In mid-March, Isabel Arboleda and Brooke Patel were deep into their college studies, looking forward to wrapping up their freshman year and planning summer jobs and volunteer work.
Then Isabel, who attends Stanford University in Palo Alto, California, was told her classes were moving online. Diagnoses of COVID-19 were climbing dramatically. The campus ramped up measures for social distancing and disinfecting common areas. Eventually, students were sent home.
Brooke, who attends the University of Arizona in Tucson, was already home on spring break. “Everyone figured we’d be coming back [to campus],” she said. “By midweek we didn’t know if we were coming back. By the end of the week we were told not to come back.” She returned only briefly, to pick up her things and take them home.
Since then, both young women, who are close friends and graduates of Chaparral High School in the Scottsdale Unified School District, have been fulfilling their college coursework online. So they know a thing or two about virtual learning, the challenges of self-motivation during lock-down and the isolation young people can feel when they lose daily contact with friends and peers.
They also felt compelled to put their considerable energy to good use during a community crisis.
“We were talking about doing something,” Brooke said. “Both of us were antsy. We both have experience in a healthcare setting but with all the restrictions, it’s hard to help there. What else could we do?”
“It’s hard to see the news, everything that’s going on with hospitals, the economy, people needing food,” Isabel added. They also saw how families were struggling with the switch to home schooling after Arizona’s K-12 schools closed in mid-March.
These two high achievers decided to channel their energy there.
They started a free tutoring service called Moving Forward Together, and began matching college-age tutors with middle- and high-school-age students who needed an extra boost with academics, or just some support for the adjustment to virtual learning.
They started by reaching out to their friends, who are “incredibly smart, graduated top of their class, attending schools like Duke, Emory, William and Mary, Barrett…” Isabel said. “The majority have had experience tutoring in the past, doing volunteer work.” They were able to recruit nine volunteers right off the bat; they now have 14.
Sessions are conducted over Zoom, so tutors can share their screens, use the white board function and access the student’s online documents. Sessions range from 15 to 60 minutes, depending on what kind of support is needed. Volunteers can help with almost any academic subject area, along with SAT and ACT preparation.
MFT tutors have an edge, they believe.
“We’re going through online school now ourselves,” Brooke said. “We know how it works. We’re learning from our teachers — how they’re teaching us.”
“We are students helping other students,” Isabel added. “We’ve been through it, but we’re also in it right now. We understand the pressures.”
In lieu of fees, volunteer tutors are suggesting families make donations to an organization providing COVID-19 relief. The Moving Forward Together website lists some options: Feeding America, Donate PPE, Pizza Vs Pandemic, Samaritan’s Purse and local food banks.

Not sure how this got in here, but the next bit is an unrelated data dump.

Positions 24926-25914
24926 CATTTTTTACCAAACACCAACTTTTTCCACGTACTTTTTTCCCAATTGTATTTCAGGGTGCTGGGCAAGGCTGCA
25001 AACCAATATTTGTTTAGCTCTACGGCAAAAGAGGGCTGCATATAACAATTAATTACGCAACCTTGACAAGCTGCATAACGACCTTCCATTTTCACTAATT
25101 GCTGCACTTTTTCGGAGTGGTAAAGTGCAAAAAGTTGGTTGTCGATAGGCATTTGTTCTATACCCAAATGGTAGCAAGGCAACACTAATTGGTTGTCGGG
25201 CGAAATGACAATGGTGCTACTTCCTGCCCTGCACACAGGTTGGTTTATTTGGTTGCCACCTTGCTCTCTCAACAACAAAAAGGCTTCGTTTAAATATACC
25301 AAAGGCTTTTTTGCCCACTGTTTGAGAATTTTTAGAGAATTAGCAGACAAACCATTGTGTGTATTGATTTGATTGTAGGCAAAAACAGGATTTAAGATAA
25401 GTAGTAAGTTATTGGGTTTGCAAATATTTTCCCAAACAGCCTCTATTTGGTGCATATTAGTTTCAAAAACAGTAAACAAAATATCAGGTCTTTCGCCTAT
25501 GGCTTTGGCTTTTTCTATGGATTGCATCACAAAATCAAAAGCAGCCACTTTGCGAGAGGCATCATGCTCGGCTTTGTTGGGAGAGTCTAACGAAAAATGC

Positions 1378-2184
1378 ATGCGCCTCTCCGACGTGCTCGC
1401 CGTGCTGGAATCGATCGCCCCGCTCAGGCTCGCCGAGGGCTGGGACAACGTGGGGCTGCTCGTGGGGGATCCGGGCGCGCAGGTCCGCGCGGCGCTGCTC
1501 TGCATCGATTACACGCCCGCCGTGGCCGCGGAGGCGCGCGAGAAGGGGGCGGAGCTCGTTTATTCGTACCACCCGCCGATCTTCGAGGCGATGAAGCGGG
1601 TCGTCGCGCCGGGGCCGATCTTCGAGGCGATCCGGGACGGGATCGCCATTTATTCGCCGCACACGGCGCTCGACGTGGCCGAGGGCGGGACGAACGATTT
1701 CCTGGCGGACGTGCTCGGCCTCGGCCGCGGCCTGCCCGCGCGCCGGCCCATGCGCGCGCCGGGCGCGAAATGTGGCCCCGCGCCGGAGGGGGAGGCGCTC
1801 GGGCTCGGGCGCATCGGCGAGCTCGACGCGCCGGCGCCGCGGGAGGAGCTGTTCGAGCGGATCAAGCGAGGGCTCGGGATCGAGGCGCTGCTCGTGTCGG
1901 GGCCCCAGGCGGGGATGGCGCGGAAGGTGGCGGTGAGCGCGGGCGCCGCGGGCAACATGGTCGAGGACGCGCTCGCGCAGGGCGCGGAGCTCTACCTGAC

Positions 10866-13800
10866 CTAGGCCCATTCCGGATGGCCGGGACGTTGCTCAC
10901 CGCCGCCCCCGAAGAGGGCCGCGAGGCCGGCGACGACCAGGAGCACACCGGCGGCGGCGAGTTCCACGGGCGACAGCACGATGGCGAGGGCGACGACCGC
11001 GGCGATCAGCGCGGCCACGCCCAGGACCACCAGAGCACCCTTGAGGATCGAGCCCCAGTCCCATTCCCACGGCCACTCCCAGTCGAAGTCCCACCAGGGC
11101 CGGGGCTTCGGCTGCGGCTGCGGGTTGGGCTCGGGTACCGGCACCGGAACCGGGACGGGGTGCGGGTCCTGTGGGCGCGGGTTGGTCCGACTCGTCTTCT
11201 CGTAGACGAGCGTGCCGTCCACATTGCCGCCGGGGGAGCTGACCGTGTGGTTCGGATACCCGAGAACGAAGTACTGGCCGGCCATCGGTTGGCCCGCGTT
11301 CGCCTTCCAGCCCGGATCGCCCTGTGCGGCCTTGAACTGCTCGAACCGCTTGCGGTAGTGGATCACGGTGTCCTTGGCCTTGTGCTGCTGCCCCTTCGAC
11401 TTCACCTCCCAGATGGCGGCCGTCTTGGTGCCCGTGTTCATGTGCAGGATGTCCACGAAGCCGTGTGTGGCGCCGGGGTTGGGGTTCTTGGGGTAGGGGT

“It’s really cool what these big organizations are doing,” Brooke said. “We would rather the money go there.”
Getting motivated is one of the biggest hurdles to learning during lock-down, Brooke and Isabel agree. So what do they do to keep motivated?
“When you’re working at home and you’re opening your computer, it’s so easy to type in Netflix,” Isabel said, smiling (over Zoom). “Getting the motivation to actually do your online classes can be a bit difficult. Just personally, I like working with people when I’m doing schoolwork and that’s a huge thing that motivates me. So just sitting there on FaceTime with friends while I’m doing my work really helps me stay motivated, or sitting with a tutor and going over something, maybe not even asking a ton of questions but just being able to ask if something comes up. Finding ways to motivate yourself is really key.”
“I agree with that,” Brooke said. “And if you’re [hanging out] on FaceTime, you’re not going to be using your phone.”
Both women emphasized the value of taking frequent breaks, and getting outside. “Look at the horizon once in awhile!” Isabel said. “Just getting out of the house wakes you up and gets your body going,” Brooke added.
“Definitely change [your clothes] right when you get up,” Isabel said. “Wash your face. If you have the opportunity to, work outside on a patio, or in the living room, or a home office. Just don’t spend every single waking moment in your room. I try to separate the spaces where I’m relaxing and where I’m doing my work.”
Tips for nervous parents
It’s tough to see kids who were doing just fine at school start to slide in an online learning environment. For parents worried about the high stakes of high school grades, especially, there is added pressure and confusion about how to help their teens succeed.
Brooke and Isabel suggest parents ask questions instead of issuing dictates.
“Ask, ‘How can I help you? If it’s taking a step back and not bothering you, that’s fine,’ ”
Brooke said. “Maybe it’s providing a little bit of structure. It doesn’t have to be much — just like an hour you set aside each day. It’s starting small and taking it day by day. In this time, if you think weeks in advance, nobody knows what the climate will be like. It’s hard to say even in the next week what will happen. Taking it day by day will help in the long run.”